The recent integration of open-source data with machine learning models, especially in the medical field, has opened new doors to studying disease progression and/or regression. However, the ability to use medical data for machine learning approaches is limited by the specificity of data for a particular medical condition. In this context, the most recent technologies, like generative adversarial networks (GANs), are being looked upon as a potential way to generate high-quality synthetic data that preserve the clinical variability of a condition. However, despite some success, GAN model usage remains largely minimal when depicting the heterogeneity of a disease such as prostate cancer. Previous studies from our group members have focused on automating the quantitative multi-parametric magnetic resonance imaging (mpMRI) using habitat risk scoring (HRS) maps on the prostate cancer patients in the BLaStM trial. In the current study, we aimed to use the images from the BLaStM trial and other sources to train the GAN models, generate synthetic images, and validate their quality. In this context, we used T2-weighted prostate MRI images as training data for Single Natural Image GANs (SinGANs) to make a generative model. A deep learning semantic segmentation pipeline trained the model to segment the prostate boundary on 2D MRI slices. Synthetic images with a high-level segmentation boundary of the prostate were filtered and used in the quality control assessment by participating scientists with varying degrees of experience (more than ten years, one year, or no experience) to work with MRI images. Results showed that the most experienced participating group correctly identified conventional vs. synthetic images with 67% accuracy, the group with one year of experience correctly identified the images with 58% accuracy, and the group with no prior experience reached 50% accuracy. Nearly half (47%) of the synthetic images were mistakenly evaluated as conventional. Interestingly, in a blinded quality assessment, a board-certified radiologist did not significantly differentiate between conventional and synthetic images in the context of the mean quality of synthetic and conventional images. Furthermore, to validate the usability of the generated synthetic images from prostate cancer MRIs, we subjected these to anomaly detection along with the original images. Importantly, the success rate of anomaly detection for quality control-approved synthetic data in phase one corresponded to that of the conventional images. In sum, this study shows promise that high-quality synthetic images from MRIs can be generated using GANs. Such an AI model may contribute significantly to various clinical applications which involve supervised machine-learning approaches.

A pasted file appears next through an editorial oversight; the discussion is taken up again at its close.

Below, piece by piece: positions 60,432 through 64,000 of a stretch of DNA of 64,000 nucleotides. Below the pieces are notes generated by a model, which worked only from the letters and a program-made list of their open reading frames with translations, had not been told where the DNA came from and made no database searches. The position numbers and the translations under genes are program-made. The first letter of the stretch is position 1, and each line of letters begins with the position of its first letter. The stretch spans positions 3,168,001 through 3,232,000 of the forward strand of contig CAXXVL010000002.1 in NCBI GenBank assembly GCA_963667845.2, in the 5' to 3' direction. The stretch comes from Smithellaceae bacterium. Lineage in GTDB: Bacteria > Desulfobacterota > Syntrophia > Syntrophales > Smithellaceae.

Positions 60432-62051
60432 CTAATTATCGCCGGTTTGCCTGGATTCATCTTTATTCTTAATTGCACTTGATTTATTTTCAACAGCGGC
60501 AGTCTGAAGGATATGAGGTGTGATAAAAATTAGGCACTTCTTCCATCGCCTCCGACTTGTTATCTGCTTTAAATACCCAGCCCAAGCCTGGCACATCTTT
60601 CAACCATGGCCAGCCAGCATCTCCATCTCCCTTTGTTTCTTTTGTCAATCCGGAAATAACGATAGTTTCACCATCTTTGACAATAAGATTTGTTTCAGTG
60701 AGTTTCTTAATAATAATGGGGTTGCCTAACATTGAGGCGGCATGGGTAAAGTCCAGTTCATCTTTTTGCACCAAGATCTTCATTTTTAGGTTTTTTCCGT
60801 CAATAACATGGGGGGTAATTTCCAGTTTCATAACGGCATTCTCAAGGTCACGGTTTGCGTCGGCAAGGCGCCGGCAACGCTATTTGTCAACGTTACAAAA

Keywords: MRI; generative adversarial networks; image segmentation; machine learning.